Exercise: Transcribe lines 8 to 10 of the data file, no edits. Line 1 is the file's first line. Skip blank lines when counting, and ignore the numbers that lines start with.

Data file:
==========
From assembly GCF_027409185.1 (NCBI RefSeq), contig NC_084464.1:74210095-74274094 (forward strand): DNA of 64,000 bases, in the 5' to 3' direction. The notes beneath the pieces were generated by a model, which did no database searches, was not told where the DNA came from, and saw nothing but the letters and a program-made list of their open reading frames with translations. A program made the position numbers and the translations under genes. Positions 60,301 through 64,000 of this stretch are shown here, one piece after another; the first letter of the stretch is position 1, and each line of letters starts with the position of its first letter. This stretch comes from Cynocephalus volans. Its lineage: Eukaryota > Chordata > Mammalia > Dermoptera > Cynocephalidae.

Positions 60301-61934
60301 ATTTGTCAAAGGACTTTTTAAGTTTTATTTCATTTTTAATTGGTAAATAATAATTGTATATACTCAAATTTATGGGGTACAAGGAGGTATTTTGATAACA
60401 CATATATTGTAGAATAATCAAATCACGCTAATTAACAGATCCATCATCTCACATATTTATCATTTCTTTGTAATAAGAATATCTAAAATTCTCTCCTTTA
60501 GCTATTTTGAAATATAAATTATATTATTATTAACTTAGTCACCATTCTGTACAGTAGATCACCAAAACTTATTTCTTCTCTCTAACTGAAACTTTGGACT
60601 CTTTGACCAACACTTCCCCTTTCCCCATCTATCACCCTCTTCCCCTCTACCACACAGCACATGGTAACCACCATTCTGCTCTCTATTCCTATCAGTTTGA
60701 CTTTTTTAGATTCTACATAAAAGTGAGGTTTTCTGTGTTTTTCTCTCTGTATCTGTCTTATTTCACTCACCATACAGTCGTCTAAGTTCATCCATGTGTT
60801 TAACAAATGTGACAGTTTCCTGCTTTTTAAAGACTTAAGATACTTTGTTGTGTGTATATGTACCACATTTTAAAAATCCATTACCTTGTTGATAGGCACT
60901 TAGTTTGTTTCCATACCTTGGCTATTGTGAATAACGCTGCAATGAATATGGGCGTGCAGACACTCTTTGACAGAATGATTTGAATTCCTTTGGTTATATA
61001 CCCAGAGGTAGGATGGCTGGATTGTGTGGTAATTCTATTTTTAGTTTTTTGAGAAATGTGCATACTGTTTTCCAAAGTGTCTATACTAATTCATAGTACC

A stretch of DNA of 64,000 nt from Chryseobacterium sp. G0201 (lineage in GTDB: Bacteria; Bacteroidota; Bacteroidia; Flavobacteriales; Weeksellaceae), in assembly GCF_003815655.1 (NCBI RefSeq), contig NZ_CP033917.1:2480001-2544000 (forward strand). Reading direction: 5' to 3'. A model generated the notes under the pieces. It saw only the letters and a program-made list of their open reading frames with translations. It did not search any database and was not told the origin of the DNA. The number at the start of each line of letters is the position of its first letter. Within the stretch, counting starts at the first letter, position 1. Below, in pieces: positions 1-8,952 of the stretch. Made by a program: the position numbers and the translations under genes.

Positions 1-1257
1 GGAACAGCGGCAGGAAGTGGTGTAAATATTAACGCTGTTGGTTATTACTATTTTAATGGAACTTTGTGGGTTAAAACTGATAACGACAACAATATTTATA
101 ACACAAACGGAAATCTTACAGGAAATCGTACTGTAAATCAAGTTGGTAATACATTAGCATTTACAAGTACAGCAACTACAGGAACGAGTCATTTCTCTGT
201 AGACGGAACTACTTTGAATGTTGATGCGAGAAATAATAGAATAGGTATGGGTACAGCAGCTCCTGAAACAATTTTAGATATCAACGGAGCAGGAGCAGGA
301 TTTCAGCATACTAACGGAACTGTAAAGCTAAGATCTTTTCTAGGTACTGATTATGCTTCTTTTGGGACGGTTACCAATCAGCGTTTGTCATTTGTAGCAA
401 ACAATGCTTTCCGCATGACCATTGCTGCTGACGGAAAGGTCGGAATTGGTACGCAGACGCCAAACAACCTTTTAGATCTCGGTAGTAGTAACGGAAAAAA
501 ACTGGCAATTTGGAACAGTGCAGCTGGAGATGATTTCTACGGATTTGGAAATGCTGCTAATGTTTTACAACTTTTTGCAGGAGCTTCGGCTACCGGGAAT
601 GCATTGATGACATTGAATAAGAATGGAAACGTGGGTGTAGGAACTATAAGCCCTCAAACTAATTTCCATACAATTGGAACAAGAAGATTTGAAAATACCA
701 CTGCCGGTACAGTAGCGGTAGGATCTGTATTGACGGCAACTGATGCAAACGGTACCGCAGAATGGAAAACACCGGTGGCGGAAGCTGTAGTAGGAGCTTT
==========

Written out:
60801 TAACAAATGTGACAGTTTCCTGCTTTTTAAAGACTTAAGATACTTTGTTGTGTGTATATGTACCACATTTTAAAAATCCATTACCTTGTTGATAGGCACT
60901 TAGTTTGTTTCCATACCTTGGCTATTGTGAATAACGCTGCAATGAATATGGGCGTGCAGACACTCTTTGACAGAATGATTTGAATTCCTTTGGTTATATA
61001 CCCAGAGGTAGGATGGCTGGATTGTGTGGTAATTCTATTTTTAGTTTTTTGAGAAATGTGCATACTGTTTTCCAAAGTGTCTATACTAATTCATAGTACC